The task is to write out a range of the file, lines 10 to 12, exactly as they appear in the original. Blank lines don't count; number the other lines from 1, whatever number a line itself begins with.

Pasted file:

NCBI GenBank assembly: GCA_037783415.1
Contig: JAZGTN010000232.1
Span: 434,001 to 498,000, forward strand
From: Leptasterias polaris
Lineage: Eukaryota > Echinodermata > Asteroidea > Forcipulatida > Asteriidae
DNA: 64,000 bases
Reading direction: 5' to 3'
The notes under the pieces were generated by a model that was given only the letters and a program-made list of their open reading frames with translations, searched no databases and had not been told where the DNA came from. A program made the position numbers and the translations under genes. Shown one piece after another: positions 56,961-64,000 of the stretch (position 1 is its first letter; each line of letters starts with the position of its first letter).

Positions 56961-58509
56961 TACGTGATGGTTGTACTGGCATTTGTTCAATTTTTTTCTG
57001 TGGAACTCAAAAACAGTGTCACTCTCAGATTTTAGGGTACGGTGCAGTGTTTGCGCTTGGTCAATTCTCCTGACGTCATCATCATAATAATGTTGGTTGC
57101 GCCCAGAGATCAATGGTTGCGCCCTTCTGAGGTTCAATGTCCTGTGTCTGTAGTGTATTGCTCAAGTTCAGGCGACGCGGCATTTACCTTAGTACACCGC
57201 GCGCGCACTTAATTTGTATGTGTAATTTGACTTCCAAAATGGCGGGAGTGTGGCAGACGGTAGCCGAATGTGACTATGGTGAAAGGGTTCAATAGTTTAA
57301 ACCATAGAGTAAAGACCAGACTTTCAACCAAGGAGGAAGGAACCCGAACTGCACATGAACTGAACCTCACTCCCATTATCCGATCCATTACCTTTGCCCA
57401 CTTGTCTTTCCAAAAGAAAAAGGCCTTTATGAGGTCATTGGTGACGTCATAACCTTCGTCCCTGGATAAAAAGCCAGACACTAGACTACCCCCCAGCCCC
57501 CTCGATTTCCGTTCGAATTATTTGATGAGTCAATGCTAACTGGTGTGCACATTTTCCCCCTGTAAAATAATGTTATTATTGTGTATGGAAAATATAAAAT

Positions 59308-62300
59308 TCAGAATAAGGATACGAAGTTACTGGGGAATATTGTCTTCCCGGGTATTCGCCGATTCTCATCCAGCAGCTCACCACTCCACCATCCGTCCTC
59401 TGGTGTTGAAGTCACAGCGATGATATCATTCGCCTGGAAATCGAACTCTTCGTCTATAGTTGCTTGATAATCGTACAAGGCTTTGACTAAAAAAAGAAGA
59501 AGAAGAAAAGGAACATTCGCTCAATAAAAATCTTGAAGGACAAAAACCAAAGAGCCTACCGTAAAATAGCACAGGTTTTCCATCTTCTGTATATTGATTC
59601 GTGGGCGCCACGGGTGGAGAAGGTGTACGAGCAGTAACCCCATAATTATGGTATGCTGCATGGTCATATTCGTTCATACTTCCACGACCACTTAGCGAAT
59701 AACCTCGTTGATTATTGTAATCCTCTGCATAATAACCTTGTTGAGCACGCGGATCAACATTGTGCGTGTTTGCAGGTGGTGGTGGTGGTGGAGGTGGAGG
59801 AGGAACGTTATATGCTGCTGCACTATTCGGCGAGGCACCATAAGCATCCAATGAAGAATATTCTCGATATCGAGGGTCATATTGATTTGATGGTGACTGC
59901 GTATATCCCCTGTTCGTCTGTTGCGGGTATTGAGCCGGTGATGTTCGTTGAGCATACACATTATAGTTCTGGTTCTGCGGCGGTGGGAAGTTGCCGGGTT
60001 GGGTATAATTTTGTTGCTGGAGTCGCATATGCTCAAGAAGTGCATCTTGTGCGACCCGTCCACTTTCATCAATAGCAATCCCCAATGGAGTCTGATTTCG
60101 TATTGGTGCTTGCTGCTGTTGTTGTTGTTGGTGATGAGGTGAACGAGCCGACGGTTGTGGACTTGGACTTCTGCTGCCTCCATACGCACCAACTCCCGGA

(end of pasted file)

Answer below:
56961 TACGTGATGGTTGTACTGGCATTTGTTCAATTTTTTTCTG
57001 TGGAACTCAAAAACAGTGTCACTCTCAGATTTTAGGGTACGGTGCAGTGTTTGCGCTTGGTCAATTCTCCTGACGTCATCATCATAATAATGTTGGTTGC
57101 GCCCAGAGATCAATGGTTGCGCCCTTCTGAGGTTCAATGTCCTGTGTCTGTAGTGTATTGCTCAAGTTCAGGCGACGCGGCATTTACCTTAGTACACCGC